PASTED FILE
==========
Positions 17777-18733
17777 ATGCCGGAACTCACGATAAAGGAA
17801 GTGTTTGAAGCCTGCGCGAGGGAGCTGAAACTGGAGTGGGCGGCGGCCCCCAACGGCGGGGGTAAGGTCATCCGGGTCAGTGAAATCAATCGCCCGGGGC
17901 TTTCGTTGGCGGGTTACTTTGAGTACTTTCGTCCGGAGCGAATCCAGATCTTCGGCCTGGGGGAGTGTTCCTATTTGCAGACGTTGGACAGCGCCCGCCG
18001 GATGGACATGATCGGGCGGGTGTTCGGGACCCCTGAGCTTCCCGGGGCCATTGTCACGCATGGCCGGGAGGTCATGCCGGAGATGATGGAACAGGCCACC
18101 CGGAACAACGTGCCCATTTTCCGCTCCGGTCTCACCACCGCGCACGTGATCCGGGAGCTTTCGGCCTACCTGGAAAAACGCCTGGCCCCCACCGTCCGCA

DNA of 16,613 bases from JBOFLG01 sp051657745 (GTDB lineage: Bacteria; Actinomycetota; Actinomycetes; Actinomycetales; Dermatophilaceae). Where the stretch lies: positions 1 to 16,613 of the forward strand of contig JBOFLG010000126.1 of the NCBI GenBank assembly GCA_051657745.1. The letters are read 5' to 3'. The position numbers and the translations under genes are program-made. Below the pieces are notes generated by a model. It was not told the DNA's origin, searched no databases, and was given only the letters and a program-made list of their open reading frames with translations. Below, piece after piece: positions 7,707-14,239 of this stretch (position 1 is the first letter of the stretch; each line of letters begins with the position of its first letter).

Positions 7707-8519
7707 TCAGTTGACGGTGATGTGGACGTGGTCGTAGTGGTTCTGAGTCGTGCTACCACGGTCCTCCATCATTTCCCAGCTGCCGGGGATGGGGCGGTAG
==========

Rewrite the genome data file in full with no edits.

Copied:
Positions 17777-18733
17777 ATGCCGGAACTCACGATAAAGGAA
17801 GTGTTTGAAGCCTGCGCGAGGGAGCTGAAACTGGAGTGGGCGGCGGCCCCCAACGGCGGGGGTAAGGTCATCCGGGTCAGTGAAATCAATCGCCCGGGGC
17901 TTTCGTTGGCGGGTTACTTTGAGTACTTTCGTCCGGAGCGAATCCAGATCTTCGGCCTGGGGGAGTGTTCCTATTTGCAGACGTTGGACAGCGCCCGCCG
18001 GATGGACATGATCGGGCGGGTGTTCGGGACCCCTGAGCTTCCCGGGGCCATTGTCACGCATGGCCGGGAGGTCATGCCGGAGATGATGGAACAGGCCACC
18101 CGGAACAACGTGCCCATTTTCCGCTCCGGTCTCACCACCGCGCACGTGATCCGGGAGCTTTCGGCCTACCTGGAAAAACGCCTGGCCCCCACCGTCCGCA

DNA of 16,613 bases from JBOFLG01 sp051657745 (GTDB lineage: Bacteria; Actinomycetota; Actinomycetes; Actinomycetales; Dermatophilaceae). Where the stretch lies: positions 1 to 16,613 of the forward strand of contig JBOFLG010000126.1 of the NCBI GenBank assembly GCA_051657745.1. The letters are read 5' to 3'. The position numbers and the translations under genes are program-made. Below the pieces are notes generated by a model. It was not told the DNA's origin, searched no databases, and was given only the letters and a program-made list of their open reading frames with translations. Below, piece after piece: positions 7,707-14,239 of this stretch (position 1 is the first letter of the stretch; each line of letters begins with the position of its first letter).

Positions 7707-8519
7707 TCAGTTGACGGTGATGTGGACGTGGTCGTAGTGGTTCTGAGTCGTGCTACCACGGTCCTCCATCATTTCCCAGCTGCCGGGGATGGGGCGGTAG